Tag: enslaved African-Americans

Betsey Stockton and James Collins Johnson, Former Slaves with Ties to Princeton University, Have Campus Locations Named in their Honor

Betsey Stockton (photo via jbhe.com)
James Collins Johnson (photo via paw.princeton.edu)

via jbhe.com

The board of trustees of Princeton University in New Jersey has voted to honor two former slaves who played a role in the university’s early history. A new green roof garden at the Firestone Library will honor Betsey Stockton and an arch in the East Pyne building on campus will honor James Collins Johnson.

Betsey Stockton was born into slavery in Princeton at the end of the eighteenth century. She worked in the home of Ashbel Green president of Princeton University. After gaining her freedom, she established a missionary school for native Hawaiian children. She later started a school for Black children in Philadelphia and taught for 30 years in the only public school in Princeton for African American children. Stockton died in 1865.

Jimmy Johnson was a fugitive slave who arrived in Princeton in 1839. He worked as a janitor until 1843. That year, a student recognized him and had him apprehended as a runaway slave. Local residents raised money to buy Johnson’s freedom and he started a small business selling snacks to Princeton students. Johnson died in 1902. (To learn more of Johnson’s story, click here.)

Source: https://www.jbhe.com/2018/05/princeton-to-name-two-campus-locations-after-former-slaves/

Patricia Bayonne-Johnson, Descendant of Enslaved Persons Sold to Cover Debts by Georgetown University Leaders in 1838, Meets with its President to Discuss Amends

Patricia Bayonne-Johnson met with John J. DeGioia, the president of Georgetown University, in Spokane, Wash., on Monday. Ms. Bayonne-Johnson is a descendant of two of the 272 slaves sold by the university in 1838. (Credit: David Ryder for The New York Times)

article by Rachel L. Swarns via nytimes.com

More than a century after Georgetown University used some of the profits from the sale of 272 enslaved African-Americans to help ensure its survival, John J. DeGioia, the university’s president, took a first step on Monday toward making amends to their descendants.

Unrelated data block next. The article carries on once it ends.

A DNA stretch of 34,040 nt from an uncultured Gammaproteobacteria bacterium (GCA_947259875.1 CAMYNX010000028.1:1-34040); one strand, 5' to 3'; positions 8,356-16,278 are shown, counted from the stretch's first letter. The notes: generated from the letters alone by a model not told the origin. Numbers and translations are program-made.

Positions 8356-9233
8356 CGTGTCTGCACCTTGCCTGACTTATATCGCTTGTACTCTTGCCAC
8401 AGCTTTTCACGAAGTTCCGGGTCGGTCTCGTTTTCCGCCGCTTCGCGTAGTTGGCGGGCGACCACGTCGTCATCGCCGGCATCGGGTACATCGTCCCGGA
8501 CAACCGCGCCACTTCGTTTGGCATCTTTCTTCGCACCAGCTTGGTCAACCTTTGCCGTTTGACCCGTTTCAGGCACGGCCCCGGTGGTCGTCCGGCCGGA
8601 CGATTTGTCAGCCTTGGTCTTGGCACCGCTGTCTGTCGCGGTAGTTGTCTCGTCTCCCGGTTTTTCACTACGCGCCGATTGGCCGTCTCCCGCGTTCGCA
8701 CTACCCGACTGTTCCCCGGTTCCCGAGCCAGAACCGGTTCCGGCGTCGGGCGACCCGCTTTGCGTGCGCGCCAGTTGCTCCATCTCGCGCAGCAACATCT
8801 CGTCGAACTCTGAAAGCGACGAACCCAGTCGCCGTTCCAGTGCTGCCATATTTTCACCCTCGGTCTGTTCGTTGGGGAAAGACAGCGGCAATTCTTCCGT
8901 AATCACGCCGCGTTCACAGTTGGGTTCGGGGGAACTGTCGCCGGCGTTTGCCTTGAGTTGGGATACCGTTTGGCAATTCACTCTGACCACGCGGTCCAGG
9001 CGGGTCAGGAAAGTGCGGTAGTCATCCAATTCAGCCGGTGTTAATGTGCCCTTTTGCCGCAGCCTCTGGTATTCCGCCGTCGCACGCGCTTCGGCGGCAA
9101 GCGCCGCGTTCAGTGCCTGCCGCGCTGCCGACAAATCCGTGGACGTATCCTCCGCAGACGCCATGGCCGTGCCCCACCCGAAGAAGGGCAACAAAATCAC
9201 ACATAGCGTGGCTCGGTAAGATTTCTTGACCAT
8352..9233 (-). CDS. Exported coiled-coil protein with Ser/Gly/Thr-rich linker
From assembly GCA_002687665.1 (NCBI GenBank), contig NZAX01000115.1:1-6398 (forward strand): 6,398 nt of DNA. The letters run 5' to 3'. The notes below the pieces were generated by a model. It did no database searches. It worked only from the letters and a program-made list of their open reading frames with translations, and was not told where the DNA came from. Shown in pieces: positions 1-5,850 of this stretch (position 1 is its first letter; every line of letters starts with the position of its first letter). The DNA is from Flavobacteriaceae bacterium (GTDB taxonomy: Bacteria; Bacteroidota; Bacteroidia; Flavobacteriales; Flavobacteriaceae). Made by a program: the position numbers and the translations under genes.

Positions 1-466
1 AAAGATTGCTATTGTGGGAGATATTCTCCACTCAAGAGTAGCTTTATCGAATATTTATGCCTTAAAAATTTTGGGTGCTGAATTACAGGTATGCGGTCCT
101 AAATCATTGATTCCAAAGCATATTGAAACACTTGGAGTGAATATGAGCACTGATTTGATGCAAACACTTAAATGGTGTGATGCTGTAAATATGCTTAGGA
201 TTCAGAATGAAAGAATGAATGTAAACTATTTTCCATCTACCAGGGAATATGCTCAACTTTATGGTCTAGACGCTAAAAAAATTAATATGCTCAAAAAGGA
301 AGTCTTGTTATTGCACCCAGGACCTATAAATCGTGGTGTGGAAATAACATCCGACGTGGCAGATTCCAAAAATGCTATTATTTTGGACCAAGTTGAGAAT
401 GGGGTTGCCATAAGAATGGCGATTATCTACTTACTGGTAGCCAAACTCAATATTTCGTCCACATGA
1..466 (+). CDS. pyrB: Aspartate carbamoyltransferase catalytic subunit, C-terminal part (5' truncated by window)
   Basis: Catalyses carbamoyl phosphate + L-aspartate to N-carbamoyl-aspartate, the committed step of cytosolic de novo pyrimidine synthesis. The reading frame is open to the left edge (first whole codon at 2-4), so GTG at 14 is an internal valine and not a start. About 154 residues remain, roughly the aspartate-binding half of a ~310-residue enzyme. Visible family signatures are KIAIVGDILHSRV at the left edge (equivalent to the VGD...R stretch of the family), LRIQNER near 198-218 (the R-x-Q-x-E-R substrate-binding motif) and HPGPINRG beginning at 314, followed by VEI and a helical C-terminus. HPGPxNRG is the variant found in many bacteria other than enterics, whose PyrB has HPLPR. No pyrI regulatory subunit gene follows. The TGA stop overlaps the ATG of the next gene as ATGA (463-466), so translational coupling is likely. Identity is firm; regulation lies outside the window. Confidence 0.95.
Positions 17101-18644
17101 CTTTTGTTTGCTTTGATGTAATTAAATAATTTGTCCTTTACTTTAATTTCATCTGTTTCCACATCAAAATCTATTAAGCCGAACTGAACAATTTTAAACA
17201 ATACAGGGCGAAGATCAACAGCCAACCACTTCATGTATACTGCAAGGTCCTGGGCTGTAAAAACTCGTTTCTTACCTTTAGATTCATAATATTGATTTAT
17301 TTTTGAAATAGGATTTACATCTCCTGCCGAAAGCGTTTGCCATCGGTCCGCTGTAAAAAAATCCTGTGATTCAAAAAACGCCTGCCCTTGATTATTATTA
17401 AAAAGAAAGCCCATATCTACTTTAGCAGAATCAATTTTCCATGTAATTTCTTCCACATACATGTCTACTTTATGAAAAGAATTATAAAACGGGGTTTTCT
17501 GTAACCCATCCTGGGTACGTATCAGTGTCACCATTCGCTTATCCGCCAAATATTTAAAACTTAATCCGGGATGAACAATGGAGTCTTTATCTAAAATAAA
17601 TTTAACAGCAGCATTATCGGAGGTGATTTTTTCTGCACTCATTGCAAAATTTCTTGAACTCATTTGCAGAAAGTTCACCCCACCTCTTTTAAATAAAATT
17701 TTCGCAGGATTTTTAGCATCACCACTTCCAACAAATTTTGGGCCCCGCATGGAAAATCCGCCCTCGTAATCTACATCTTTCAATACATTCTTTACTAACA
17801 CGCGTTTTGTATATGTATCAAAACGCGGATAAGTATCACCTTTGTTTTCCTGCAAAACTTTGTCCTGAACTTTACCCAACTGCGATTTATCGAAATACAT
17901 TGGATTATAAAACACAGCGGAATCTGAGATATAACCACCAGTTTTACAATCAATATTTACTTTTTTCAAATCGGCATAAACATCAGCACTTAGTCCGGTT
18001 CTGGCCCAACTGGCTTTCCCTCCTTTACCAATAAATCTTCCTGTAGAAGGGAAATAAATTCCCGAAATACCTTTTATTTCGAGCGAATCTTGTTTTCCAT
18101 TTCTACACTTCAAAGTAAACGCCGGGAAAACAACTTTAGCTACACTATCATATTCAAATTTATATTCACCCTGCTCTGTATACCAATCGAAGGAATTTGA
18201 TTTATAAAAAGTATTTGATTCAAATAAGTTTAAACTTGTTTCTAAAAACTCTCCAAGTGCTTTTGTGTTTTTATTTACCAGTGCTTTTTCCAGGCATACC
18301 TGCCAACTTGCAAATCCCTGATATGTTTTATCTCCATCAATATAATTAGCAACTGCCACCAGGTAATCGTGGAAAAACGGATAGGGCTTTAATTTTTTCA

He walked into the public library in Spokane, Wash., for a private meeting with Patricia Bayonne-Johnson, a great-great-great granddaughter of Nace and Biby Butler, two of the enslaved persons who were sold in 1838 to help keep the college afloat.

The 45-minute meeting, which was followed by a lunch at the nearby Davenport Hotel, may well have been a historic one.

More than a dozen universities have recognized their ties to slavery and the slave trade. But historians say they believe this is the first time that the president of an elite university has met with the descendants of slaves who had labored on a college campus or were sold to benefit one.  “I came to listen and to learn,” Mr. DeGioia said in an interview, describing the discussion as “moving and inspiring.”

Ms. Bayonne-Johnson, an amateur genealogist and retired teacher, said she believed Mr. DeGioia was willing to take necessary steps “to honor the sacrifice and legacy” of her ancestors.  “He asked what could he do and how could he help,” she said in an interview. “It was a very good beginning.”

The meeting comes as officials at Georgetown continue to grapple with how to address the college’s complicity in the slave sale. The slaves, who were owned by the Jesuit priests who founded and ran the college, were sold for about $3.3 million in today’s dollars.

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